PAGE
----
“We help make strong kids.”
Last year, Susie Ma’am came to me with this message. She wanted us to talk about strength rather than just resilience. I had recently posted an article in Psychology Today on “antifragility”. The gist of the article was simple.
- Some things are fragile. They break easily.
- Some things are resilient. If they encounter difficulty, they remain the same.
- But some things are antifragile. These things become stronger, more functional and better when exposed to difficulty.
Immune systems are antifragile. After exposure to a sickness, they become more robust. Bones and muscles also benefit from gravity and exercise. Susie Ma’am favorite example is palm trees.
In early 1991, the University of Arizona created the biosphere – a climate-controlled dome designed to see if life could grow in inhospitable environments (like Mars or the moon). Within this dome, they grew plants, trees and introduced animals. To their surprise, they found that palm trees grew faster inside the dome than in nature. The reason for this was only discovered after the experiment ended.
Upon completion, many of the trees were transferred to new locations. Tall and majestic, they added beauty to their new locales.
Until the first storm with high winds.
When exposed to 30 MPH winds, the fast-growing trees from the biosphere snapped.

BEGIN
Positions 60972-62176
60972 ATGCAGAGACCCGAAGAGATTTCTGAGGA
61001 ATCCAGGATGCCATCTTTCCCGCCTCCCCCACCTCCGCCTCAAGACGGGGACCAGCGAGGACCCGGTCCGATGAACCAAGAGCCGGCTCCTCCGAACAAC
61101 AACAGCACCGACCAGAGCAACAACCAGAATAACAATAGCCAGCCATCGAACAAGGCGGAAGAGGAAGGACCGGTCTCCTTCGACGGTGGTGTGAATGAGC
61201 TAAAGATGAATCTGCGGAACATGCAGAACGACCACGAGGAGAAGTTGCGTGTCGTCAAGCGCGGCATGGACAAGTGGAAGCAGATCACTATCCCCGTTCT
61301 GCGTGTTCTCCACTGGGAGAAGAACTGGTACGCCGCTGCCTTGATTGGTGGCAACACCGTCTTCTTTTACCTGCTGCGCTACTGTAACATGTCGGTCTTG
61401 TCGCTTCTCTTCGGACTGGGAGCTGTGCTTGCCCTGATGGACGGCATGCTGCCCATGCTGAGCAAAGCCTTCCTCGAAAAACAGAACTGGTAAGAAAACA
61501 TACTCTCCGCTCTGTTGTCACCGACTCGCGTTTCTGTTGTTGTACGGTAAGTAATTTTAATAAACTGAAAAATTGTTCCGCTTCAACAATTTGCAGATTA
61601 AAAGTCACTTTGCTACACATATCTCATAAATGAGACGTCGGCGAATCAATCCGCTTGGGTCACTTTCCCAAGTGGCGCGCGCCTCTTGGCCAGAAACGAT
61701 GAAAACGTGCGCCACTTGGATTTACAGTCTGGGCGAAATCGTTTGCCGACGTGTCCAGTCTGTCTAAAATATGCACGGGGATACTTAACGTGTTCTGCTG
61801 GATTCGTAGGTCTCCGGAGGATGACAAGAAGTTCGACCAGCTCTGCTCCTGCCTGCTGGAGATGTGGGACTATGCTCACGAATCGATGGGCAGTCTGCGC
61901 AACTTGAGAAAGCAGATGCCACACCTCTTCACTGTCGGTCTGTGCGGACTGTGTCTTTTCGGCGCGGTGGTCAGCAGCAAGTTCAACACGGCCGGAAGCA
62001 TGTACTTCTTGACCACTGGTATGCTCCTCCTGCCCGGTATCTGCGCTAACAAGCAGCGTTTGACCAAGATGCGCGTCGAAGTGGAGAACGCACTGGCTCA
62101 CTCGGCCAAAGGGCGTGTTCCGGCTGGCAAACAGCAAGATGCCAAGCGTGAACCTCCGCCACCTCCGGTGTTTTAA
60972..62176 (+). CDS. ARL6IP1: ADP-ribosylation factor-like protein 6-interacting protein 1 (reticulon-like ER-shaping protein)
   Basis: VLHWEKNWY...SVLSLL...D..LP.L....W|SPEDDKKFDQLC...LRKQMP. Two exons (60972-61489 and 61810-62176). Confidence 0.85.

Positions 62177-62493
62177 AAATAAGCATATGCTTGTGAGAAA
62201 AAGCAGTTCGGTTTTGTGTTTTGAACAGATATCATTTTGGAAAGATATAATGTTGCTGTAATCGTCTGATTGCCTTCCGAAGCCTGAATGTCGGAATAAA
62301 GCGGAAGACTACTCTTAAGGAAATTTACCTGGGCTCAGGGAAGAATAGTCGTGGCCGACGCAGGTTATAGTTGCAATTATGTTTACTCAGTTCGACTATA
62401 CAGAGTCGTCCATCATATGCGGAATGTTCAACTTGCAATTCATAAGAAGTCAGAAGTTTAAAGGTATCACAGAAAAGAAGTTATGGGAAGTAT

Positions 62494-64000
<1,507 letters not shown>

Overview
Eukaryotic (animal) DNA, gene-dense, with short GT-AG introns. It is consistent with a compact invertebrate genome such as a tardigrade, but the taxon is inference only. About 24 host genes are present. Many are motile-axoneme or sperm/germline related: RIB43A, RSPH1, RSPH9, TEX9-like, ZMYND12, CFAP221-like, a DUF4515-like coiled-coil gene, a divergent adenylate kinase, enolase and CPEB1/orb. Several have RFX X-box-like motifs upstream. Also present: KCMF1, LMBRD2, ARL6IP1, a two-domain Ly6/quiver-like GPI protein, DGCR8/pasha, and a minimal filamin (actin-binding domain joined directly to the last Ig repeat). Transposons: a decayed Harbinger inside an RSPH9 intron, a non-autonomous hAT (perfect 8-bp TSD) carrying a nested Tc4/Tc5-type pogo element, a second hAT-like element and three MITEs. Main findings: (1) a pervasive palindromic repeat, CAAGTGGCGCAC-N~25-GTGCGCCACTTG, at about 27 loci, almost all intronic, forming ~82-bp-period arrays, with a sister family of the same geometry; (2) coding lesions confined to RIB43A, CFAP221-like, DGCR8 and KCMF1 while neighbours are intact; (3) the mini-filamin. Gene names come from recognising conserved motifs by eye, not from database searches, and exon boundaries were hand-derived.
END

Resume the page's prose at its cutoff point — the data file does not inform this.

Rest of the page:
It turns out that wind forces trees to create “stress wood” that make the bases of the trees stronger. Stress wood takes more energy to form, so the trees grow a bit slower. But they are strong and able to absorb hurricane winds.
Children are antifragile. When they experience unfamiliar and challenging experiences, they emerge on the other side more capable. Of course, there are exceptions. Some experiences are truly traumatic and lead to difficulties rather than strengths. But the regular challenges of life – the difficult teacher, the bad test, the inconsiderate (or even rude) friends, the failed challenge – these are the breezes that grow the stress wood in our children.
What makes camp special is that we can provide challenges in an environment that is both fun and supportive. Failing to get up on skis is not devastating when a caring counselor talks to you afterwards. Disagreements with cabinmates are soon forgotten at the next favorite activity.
But they are still becoming stronger.
As we return to a world that is different from the one we had just 6-7 months ago, I like the idea of our kiddos returning home stronger. Their friends will need them to be exemplars. They will show that you can have fun and be a friend – even with a mask. They will be more comfortable with change and uncertainty.
That is a comforting thought.